That could be about to change. In an approach that has been widely hailed by the business sector, the government’s new plans involve creating a competitive bidding process for awarding concessions to private companies, which will build, maintain and operate many of these projects.
The government hopes this approach will lower construction and operational costs, because projects will be awarded to the lowest bidders and remove much of the politics from the process. “The Brazilian government doesn’t have the money to do this, so they are finally opening the door to the public sector,” Kemmsies said.
The Atlantic port of Ilheus in the northeastern state of Bahia, and Manaus, on the Amazon River, are two relatively small ports where investors from the private sector are expected to be responsible for building and running new, more efficient terminals.
As part of a massive effort to upgrade the Port of Santos, the country’s largest, the government will partner with the Inter-American Development Bank. The IDB in November closed a $430 million syndicated loan with a group of four international commercial participants that will finance the construction, operation and maintenance of a mixed-use (container and liquids) terminal at Santos. About $330 million of the total funding involved in the loan will come from various private institutions such as WestLB (Germany), Caixa Geral de Depositos (Portugal), HSBC (Britain) and Banco Santander (Spain).
John Graham, project team leader at IDB’s Structure and Corporate Finance Department, said the deal represents “an aggressive step toward supporting more private investment in the port sector. In this difficult credit environment, the IDB plans to do more to support Brazilian infrastructure, both through our own balance sheet as well as through attracting participating and co-financers.”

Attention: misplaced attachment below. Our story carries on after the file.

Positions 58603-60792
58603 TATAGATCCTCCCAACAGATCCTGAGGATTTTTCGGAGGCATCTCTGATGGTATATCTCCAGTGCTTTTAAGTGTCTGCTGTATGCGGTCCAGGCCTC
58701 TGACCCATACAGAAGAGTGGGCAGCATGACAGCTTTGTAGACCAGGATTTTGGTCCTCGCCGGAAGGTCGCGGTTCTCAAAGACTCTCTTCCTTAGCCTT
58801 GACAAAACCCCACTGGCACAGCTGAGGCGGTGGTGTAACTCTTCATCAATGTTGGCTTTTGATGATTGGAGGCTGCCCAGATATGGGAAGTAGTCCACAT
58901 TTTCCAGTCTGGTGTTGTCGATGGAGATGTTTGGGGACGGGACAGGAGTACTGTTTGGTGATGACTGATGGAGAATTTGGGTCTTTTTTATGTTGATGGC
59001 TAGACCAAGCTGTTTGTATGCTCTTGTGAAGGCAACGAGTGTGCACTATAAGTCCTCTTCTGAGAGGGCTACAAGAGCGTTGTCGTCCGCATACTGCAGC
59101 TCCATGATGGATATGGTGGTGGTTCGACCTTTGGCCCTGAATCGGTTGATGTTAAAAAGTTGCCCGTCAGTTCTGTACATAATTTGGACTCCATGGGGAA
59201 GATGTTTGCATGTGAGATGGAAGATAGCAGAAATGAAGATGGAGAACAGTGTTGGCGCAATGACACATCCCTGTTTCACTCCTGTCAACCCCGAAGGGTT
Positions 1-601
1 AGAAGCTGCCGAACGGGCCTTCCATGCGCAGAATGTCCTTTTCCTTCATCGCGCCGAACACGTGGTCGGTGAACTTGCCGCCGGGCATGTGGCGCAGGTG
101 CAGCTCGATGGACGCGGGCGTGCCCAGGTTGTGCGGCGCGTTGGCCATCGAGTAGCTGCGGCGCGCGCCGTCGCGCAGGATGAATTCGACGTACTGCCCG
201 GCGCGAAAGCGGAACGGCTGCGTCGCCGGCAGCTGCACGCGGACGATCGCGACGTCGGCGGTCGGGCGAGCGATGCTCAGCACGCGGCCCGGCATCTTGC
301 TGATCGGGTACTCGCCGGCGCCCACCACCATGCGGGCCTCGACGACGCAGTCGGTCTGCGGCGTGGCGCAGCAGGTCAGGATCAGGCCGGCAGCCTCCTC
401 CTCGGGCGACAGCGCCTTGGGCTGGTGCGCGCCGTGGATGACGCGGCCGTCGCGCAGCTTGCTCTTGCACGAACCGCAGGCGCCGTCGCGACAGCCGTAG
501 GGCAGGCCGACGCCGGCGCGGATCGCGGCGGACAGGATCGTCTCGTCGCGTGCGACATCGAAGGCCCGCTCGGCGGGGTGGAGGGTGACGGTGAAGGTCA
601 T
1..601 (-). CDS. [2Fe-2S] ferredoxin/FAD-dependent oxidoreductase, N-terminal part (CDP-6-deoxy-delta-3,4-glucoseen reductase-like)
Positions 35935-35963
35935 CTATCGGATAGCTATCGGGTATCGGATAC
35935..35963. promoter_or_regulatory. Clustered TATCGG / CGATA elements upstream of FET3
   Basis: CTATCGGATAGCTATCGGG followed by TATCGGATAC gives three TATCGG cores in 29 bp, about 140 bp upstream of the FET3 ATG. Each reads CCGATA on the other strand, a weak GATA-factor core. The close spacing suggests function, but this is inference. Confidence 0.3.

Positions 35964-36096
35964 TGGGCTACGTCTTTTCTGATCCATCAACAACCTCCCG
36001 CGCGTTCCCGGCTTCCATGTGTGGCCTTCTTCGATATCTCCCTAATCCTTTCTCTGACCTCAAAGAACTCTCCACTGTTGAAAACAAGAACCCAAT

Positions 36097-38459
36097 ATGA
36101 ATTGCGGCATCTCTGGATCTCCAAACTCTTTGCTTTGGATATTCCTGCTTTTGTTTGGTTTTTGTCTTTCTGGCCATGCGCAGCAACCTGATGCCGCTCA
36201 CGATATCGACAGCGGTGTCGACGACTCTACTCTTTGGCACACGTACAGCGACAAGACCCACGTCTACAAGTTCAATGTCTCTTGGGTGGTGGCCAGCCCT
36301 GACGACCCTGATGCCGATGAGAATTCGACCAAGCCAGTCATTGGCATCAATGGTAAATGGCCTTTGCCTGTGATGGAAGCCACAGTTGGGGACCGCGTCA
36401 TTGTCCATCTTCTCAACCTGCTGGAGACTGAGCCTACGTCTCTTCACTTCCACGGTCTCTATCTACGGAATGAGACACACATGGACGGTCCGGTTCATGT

The new loans will finance construction of the first phase of a new terminal that will have a capacity of more than 1 million 20-foot-equivalent container units, as well as handle liquid bulk. Santos also will expand its capability to receive the new generation of deeper-draft container ships and reduce the endemic waiting lines outside the port.
Locating the new terminal away from congested downtown Santos is expected to relieve pressure on road traffic in the area. Forecasts call for the creation of 1,500 direct jobs during construction as well as an equal number of new jobs after the terminal reaches full capacity.
Clesio Andrade, head of the National Confederation of Transportation, praised the government for opening these investment opportunities to the private sector. “It is important that after more than 20 years, the government has left behind (socialist) ideology and opened the projects to participation by private enterprise,” he said. “That gives a lot of strength to the projects and will help generate more jobs.”
Earlier, the CNT had called for at least $200 billion in new funding for transportation infrastructure. “With these investments and those we’re expecting for ports and airports,” Andrade said, “we’ll approach that goal.”
Contact Alan M. Field at firstname.lastname@example.org.